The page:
also lives in you,
giving life to your bodies and souls.
Go about your day with joy and confidence,
knowing that God is at work within you.
Romans 8:10-11

Closing Song.  In our tradition, we close worship by singing the first verse of Blest Be the Tie.  Mindy starts us each week, and so she does today as well.

Blest be the tie that binds our hearts in Christian love.
The fellowship of kindred minds is like to that above. Amen.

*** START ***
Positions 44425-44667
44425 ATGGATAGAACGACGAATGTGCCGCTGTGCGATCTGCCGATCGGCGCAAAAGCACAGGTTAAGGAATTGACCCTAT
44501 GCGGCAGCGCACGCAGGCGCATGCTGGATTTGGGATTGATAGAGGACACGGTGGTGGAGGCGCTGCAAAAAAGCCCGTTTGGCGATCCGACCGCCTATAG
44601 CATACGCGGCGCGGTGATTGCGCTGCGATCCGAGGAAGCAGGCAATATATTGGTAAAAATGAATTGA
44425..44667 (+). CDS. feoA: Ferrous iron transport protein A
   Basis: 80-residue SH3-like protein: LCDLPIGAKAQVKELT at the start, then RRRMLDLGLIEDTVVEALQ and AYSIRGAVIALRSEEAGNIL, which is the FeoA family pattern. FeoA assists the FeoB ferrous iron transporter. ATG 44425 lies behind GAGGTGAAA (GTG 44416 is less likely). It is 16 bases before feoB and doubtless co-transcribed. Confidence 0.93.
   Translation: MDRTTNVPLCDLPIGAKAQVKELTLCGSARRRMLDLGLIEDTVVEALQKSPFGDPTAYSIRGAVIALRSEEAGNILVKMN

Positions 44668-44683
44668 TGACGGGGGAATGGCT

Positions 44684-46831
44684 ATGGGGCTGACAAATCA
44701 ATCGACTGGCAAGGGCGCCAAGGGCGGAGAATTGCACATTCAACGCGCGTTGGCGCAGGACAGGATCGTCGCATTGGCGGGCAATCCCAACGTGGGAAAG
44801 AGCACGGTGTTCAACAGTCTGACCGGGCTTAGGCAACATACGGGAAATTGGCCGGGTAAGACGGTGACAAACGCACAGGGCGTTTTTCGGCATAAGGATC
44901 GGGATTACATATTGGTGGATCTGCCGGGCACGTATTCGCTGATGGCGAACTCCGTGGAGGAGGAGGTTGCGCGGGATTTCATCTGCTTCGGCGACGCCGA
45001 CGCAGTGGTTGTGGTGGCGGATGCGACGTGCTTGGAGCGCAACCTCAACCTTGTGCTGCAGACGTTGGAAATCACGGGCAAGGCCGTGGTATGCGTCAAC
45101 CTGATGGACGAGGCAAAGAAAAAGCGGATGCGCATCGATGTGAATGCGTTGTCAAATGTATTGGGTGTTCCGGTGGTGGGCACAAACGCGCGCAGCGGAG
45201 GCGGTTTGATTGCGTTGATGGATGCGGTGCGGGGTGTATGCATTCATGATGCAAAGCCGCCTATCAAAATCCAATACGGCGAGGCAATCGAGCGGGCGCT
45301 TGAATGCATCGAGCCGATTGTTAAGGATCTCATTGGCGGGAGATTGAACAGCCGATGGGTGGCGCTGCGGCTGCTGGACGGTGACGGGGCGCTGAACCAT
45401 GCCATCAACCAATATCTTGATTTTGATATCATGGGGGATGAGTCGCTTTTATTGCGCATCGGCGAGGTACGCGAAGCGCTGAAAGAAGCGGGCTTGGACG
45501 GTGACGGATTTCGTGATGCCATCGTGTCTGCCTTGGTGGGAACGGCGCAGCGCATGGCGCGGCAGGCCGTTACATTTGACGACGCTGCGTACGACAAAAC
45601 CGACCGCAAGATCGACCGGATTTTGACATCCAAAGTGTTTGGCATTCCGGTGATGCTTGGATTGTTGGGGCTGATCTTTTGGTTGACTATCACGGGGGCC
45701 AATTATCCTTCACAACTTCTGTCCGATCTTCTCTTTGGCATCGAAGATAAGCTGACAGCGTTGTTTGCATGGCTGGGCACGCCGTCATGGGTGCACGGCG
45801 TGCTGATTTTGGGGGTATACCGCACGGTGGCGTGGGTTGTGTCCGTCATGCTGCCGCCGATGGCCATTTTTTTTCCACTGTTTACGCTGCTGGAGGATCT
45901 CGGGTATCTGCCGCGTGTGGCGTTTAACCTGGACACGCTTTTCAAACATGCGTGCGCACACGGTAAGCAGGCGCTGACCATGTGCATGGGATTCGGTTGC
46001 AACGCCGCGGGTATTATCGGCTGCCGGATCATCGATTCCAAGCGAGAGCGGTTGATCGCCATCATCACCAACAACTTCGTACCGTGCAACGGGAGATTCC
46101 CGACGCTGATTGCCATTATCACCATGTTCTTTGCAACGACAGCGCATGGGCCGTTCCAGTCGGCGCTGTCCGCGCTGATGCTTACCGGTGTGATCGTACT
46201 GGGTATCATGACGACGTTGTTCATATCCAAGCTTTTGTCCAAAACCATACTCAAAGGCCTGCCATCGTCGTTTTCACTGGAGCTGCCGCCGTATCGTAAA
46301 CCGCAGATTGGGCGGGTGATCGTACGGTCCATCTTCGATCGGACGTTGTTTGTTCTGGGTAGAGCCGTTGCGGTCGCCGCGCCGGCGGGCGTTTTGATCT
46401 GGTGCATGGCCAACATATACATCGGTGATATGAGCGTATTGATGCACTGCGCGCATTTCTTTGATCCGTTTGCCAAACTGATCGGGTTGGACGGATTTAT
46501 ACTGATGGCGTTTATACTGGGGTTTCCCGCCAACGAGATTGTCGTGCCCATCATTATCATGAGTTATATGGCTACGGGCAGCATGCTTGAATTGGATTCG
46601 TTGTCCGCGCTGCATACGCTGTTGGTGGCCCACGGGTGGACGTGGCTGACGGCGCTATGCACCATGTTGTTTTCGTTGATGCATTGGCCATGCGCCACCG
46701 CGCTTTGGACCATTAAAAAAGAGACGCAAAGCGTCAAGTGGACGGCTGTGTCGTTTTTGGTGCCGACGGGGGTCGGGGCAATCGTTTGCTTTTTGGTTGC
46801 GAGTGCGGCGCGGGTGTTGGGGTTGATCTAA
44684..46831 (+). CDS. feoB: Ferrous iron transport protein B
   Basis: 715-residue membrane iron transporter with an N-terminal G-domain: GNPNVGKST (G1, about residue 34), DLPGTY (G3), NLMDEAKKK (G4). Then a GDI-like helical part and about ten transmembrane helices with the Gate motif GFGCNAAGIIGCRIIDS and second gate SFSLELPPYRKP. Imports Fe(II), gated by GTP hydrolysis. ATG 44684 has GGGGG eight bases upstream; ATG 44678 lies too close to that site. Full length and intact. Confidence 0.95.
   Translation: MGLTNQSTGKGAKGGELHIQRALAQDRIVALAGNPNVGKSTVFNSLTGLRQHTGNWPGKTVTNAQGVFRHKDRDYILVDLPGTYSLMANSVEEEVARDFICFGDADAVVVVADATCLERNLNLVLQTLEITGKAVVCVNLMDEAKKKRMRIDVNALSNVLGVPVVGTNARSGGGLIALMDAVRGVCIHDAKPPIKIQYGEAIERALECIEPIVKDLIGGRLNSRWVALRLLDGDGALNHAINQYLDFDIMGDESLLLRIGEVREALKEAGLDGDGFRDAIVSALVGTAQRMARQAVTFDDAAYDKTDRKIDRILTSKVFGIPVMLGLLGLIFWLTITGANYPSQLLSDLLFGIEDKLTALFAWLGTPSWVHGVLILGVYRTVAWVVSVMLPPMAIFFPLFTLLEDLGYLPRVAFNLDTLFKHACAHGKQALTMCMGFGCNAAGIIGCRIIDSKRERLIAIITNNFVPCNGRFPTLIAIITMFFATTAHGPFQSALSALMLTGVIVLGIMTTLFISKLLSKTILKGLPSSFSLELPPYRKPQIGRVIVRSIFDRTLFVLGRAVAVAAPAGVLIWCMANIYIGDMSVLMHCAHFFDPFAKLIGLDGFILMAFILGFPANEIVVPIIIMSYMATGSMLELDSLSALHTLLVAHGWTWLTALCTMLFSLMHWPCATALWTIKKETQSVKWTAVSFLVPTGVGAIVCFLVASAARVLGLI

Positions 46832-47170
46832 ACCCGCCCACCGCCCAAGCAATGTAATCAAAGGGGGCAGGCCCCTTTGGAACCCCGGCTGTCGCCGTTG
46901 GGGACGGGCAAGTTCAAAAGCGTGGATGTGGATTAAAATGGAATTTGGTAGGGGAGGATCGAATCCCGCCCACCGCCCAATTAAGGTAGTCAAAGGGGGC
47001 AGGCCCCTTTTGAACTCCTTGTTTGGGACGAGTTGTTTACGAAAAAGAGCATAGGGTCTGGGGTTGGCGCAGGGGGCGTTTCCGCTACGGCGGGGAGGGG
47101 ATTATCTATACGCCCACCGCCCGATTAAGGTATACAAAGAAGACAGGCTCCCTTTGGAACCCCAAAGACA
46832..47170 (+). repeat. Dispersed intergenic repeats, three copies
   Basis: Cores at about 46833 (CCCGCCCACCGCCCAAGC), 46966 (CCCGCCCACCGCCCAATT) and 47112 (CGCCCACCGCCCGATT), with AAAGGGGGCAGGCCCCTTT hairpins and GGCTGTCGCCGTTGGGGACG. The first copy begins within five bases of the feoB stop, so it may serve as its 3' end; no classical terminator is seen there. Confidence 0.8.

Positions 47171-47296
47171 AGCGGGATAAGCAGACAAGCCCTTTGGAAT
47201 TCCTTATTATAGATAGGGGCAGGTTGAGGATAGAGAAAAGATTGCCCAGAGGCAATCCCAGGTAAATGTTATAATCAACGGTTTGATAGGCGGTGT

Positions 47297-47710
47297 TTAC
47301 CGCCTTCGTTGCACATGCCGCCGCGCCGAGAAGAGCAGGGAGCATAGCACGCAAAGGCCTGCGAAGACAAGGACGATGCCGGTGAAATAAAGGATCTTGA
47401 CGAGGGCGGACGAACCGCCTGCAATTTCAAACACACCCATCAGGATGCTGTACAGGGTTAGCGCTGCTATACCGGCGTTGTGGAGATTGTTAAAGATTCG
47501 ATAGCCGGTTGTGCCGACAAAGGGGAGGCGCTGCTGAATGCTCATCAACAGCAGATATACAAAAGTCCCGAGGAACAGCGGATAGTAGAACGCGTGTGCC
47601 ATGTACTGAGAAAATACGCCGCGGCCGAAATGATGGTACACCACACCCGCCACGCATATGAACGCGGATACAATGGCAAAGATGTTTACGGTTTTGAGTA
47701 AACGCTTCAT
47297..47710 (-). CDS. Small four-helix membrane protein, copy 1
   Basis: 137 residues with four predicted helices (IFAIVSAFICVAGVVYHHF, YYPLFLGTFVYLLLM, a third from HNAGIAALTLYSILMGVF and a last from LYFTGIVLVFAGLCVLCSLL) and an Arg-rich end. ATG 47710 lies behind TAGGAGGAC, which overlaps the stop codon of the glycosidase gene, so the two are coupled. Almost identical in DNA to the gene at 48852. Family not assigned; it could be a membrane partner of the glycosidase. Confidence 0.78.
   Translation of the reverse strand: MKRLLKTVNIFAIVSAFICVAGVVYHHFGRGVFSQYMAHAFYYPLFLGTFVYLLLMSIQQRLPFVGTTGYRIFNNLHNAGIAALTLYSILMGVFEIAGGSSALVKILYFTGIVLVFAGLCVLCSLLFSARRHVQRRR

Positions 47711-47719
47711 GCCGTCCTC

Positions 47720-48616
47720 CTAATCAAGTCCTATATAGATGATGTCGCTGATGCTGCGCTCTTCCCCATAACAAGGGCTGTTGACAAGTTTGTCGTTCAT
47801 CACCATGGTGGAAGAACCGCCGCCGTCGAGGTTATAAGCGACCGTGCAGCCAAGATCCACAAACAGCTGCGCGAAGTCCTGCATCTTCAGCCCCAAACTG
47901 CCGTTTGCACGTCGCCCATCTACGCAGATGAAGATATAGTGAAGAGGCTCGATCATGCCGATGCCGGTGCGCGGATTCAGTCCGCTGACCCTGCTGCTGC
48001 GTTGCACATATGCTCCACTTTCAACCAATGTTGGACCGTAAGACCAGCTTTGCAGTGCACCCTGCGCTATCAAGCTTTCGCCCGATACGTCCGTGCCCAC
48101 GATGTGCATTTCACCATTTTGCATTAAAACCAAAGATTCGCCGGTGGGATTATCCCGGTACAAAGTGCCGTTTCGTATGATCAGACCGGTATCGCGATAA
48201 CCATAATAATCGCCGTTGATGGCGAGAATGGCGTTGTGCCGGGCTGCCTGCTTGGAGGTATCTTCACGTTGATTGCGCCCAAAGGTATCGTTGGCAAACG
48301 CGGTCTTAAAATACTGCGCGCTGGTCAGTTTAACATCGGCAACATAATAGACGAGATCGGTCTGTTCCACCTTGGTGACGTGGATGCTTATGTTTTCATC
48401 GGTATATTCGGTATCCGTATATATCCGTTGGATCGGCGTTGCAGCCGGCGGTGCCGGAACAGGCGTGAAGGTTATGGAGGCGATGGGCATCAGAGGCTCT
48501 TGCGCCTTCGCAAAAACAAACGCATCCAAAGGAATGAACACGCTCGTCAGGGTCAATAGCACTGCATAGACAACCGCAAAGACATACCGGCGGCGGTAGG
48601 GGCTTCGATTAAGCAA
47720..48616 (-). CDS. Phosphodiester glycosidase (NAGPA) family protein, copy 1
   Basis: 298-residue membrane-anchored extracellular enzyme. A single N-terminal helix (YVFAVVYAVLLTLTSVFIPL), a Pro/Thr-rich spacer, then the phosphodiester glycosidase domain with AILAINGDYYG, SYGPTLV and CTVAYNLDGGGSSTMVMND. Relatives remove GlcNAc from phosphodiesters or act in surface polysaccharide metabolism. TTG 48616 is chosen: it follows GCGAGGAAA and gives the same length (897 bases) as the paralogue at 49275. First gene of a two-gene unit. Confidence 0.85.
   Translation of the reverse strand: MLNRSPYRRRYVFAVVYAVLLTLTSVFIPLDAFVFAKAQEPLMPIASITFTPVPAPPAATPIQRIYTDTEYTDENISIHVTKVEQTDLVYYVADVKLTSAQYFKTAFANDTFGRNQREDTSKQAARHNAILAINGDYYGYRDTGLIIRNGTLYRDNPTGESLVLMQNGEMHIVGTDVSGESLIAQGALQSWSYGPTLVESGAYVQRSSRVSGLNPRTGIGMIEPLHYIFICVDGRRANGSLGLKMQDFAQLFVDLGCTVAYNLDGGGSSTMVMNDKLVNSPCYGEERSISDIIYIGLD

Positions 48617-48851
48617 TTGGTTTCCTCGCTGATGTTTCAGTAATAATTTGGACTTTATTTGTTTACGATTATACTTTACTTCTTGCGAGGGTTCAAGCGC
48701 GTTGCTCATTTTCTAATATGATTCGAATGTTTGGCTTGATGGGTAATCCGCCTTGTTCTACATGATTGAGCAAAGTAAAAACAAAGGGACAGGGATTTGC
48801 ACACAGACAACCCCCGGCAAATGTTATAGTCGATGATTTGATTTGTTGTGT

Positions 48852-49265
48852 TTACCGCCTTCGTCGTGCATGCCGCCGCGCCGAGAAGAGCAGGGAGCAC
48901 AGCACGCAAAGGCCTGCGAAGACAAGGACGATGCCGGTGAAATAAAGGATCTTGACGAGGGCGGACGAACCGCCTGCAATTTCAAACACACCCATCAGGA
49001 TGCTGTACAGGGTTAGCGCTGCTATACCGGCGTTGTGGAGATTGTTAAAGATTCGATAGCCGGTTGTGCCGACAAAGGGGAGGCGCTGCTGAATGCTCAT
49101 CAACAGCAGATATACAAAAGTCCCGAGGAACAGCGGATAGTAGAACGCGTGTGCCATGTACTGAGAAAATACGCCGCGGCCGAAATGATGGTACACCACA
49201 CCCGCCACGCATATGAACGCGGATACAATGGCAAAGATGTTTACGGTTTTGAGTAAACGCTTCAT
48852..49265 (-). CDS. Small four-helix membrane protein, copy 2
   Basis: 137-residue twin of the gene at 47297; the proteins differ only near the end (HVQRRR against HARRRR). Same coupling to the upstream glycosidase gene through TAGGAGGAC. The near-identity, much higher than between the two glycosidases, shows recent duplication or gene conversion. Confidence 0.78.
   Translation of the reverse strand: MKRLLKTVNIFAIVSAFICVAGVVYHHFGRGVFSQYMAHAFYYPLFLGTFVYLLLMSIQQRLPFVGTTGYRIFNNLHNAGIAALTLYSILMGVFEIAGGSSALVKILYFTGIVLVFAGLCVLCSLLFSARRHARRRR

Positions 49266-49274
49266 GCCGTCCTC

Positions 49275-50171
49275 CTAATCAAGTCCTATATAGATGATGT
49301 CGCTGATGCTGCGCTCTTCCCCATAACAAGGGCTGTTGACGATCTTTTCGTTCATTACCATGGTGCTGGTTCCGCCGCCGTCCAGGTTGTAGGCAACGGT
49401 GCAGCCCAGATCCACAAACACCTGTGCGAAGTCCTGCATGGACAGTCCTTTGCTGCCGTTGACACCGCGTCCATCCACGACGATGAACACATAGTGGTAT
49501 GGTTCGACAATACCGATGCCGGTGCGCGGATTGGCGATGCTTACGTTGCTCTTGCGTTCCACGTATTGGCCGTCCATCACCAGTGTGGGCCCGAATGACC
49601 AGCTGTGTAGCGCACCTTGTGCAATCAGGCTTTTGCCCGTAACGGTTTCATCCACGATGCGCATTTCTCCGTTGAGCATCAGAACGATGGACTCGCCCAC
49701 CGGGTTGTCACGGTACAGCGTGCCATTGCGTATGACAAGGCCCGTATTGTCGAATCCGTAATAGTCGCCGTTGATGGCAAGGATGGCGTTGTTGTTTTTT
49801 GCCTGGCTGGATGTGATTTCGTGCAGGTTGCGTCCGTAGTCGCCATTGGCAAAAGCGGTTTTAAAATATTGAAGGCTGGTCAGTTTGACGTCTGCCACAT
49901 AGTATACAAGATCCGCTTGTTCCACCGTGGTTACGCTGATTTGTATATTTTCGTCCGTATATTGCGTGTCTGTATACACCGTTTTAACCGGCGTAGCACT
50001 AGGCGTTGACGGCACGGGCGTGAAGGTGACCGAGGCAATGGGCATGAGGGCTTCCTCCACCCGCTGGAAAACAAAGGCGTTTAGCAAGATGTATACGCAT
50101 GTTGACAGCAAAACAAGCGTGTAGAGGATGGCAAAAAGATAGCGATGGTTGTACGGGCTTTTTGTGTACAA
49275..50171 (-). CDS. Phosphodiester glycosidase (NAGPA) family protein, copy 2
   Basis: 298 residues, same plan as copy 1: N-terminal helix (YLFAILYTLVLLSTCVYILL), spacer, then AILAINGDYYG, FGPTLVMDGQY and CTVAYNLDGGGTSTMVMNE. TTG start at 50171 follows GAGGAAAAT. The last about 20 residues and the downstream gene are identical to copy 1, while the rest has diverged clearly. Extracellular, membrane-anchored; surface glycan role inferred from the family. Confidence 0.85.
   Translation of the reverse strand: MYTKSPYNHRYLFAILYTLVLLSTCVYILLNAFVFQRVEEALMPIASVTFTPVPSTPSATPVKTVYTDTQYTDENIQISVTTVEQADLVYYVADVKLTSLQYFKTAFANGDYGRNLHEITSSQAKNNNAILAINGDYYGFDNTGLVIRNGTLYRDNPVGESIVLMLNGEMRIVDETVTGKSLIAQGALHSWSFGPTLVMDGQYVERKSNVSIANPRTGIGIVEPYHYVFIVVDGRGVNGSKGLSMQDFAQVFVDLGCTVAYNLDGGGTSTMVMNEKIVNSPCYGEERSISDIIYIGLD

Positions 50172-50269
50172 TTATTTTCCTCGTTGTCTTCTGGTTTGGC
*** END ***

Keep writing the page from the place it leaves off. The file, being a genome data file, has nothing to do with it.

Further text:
Credits: The Call to Worship and Opening Prayer are from Seasons of the Spirit™ SeasonsFUSION Pentecost 1 2020. Copyright © Wood Lake Publishing Inc. 2019. Another Sabbath Day Has Come is set to the tune LAND OF REST an American folk tune. The words were written by Fanny Crosby. The Psalm was read by Cindy and Reny. Amazing Grace is set to the tune NEW BRITAIN from the Virginia Harmony, 1831. The words were written by John Newton (1807). The song was played by Aidan. There is Much in the World was composed by Carson Cooman. The piano was played by Tracy. Choral singers include Ally, Elizabeth, Zane, Mindy, Kendall, and Tonya. The gospel was written by Matthew and read by Alizabeth, Sandy and Ron. For the Fruit of All Creation is set to the tune AR HYD Y NOS, a Welsh Melody and words were written by Fred Pratt Green. Blest be the Tie is set to the tune DENNIS which was composed by Johann G. Nageli (1836) and arranged by Lowell Mason (1872). The words were written by John Fawcett (1782). The hymn is sung by Mindy. Permission to podcast / stream the music in this service obtained from ONE LICENSE with license #A-724755. All rights reserved.  All writings have been used by permission from the posting sites or authors.